Qatar has finally approved new legislation that will allow some migrant workers to leave the country without needing to secure an exit visa and permission from their employer.
The move comes as the country begins to dismantle its kafala system, a sponsorship system common across the Gulf states that binds laborers to their employers and prevents them from leaving the country or changing jobs without their employer’s approval.
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For years, this has meant that exploited migrant workers had few options to escape abusive employers.
However, the new exit permit policy does not apply to all migrant workers in Qatar.
As Houtan Homayounpour, head of the ILO Project Office in Qatar, told Aljazeera, “This will not cover all the workers, including domestic workers and those working in the military. Qatar already has a law on domestic workers and we’re working closely on getting a ministerial decree to grant them the same rights.”
Still, “the power imbalance between workers and employers [is] starting to be addressed…If [workers] find themselves in a problematic situation or a family emergency, or simply want to go on a vacation, they can leave,” he added.
The Asia Times explains how the new exit permit system will work, but that migrant workers brought in on tourist visas will not benefit:
The labor ministry further launched an electronic notification system through which workers can request an exit from the country from the government, rather than depending on their employer. The worker can register on the website and use his or her employment information, such as occupation and company, and the ministry will have the final say in the decision. In instances of labor rights violations, the ministry would grant the approval to exit.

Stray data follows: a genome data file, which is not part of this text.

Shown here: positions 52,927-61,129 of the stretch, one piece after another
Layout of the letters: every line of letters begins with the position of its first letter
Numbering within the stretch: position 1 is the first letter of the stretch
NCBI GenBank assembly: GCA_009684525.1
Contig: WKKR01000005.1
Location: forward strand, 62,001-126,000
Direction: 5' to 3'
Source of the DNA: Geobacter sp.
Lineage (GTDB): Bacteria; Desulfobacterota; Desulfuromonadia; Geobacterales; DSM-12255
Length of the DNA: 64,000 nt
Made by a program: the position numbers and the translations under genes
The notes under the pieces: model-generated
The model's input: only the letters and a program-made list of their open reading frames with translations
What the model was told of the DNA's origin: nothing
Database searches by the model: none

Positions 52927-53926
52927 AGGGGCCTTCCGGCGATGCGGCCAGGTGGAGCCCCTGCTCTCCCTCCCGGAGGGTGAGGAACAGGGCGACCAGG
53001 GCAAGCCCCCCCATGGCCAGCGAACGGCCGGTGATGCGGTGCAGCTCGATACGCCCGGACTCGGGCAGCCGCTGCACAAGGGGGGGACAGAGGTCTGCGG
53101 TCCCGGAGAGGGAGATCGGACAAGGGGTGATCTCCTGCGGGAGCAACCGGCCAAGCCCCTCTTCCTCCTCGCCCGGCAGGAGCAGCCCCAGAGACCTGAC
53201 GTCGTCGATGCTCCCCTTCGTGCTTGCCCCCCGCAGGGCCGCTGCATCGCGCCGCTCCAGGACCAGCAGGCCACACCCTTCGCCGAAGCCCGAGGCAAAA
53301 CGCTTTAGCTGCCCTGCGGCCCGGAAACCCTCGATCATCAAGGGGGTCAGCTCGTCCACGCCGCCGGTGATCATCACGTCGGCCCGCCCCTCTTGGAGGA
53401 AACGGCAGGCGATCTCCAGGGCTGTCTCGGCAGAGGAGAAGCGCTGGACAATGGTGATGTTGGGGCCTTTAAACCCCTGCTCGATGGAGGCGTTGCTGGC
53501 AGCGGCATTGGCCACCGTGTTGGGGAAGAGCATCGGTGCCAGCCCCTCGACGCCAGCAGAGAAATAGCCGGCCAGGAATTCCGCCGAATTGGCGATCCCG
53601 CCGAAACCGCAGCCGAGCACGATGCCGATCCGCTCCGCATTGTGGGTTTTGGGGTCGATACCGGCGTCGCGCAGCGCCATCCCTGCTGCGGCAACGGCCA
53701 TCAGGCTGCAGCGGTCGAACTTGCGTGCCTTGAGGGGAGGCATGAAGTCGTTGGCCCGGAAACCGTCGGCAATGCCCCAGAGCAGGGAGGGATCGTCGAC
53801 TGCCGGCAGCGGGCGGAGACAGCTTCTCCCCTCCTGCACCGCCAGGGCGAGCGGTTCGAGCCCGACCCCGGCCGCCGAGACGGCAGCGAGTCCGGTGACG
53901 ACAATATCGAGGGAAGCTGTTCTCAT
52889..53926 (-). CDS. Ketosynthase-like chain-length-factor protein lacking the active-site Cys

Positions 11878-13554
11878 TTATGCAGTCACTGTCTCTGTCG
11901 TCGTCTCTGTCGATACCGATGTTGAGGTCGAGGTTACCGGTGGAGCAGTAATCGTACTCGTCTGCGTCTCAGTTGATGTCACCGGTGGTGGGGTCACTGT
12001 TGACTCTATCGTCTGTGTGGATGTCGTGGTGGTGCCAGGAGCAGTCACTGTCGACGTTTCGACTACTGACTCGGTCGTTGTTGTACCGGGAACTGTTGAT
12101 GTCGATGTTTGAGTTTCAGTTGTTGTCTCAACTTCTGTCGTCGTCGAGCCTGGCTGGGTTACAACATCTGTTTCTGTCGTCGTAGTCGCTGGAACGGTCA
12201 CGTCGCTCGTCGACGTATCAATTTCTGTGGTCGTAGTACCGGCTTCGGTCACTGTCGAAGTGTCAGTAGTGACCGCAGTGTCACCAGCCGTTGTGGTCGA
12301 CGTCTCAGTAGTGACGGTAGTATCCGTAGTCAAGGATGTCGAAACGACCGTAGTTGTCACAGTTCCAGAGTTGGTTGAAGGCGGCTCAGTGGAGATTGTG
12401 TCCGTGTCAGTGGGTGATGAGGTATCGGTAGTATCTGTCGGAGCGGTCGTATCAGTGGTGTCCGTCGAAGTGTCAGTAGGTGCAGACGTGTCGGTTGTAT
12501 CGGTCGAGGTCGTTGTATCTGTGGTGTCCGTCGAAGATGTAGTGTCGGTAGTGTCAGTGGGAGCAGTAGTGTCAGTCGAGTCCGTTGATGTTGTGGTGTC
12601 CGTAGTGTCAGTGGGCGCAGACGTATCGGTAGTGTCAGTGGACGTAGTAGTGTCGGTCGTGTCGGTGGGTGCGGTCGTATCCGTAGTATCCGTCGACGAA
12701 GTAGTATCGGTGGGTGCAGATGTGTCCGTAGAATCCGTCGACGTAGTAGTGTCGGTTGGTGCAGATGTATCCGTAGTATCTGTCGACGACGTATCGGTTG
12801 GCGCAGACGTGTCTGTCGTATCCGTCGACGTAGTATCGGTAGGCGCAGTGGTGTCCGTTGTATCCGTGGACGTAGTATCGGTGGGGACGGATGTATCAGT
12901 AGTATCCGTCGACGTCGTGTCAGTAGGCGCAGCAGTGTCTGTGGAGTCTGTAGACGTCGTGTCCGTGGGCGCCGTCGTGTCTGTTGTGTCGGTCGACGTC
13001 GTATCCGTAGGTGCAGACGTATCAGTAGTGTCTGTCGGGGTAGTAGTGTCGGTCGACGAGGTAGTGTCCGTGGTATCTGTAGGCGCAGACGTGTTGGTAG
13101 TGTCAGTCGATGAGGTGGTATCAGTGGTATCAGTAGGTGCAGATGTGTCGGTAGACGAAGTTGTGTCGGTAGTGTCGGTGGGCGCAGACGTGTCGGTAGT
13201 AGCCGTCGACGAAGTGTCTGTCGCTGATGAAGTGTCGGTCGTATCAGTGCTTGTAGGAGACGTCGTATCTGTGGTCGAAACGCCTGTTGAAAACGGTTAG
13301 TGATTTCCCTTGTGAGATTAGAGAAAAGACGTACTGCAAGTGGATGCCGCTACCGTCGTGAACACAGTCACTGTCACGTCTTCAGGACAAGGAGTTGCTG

Al Wakrah, south of the capital Doha, is the site of one of the eight stadiums under construction. Here, laborers say they are working illegally on tourist visas on a myriad of construction projects.
“I came to Qatar with a two-year contract on a visit (tourist) visa. Every six months, my visa is renewed by my company,” said Pradeep, who has been in Qatar for the past two years. While he is not seeking to leave the country, he is aware that he is excluded from workers’ benefits, and at constant risk of confrontation with the law.
The workers interviewed said their company stopped issuing identification cards in 2013. Without an ID card, a worker cannot benefit from the electronic notification system for transferring companies and cannot receive health insurance. They are also in a precarious situation as unregistered foreigners.
ILO says there is little they can do in these situations.
“If a worker comes to the country on tourist visa and stays back to work, there is not much we can do. It is not our understanding that it is the employers who are making them work on tourist visas,” said Homayounpour.
Regardless of their visa arrangement, a social worker interviewed by Asia Times said that awareness of the new policies is extremely low.
“Most of these workers have no idea what these recent agreements have been about and what rights have been given to them.”
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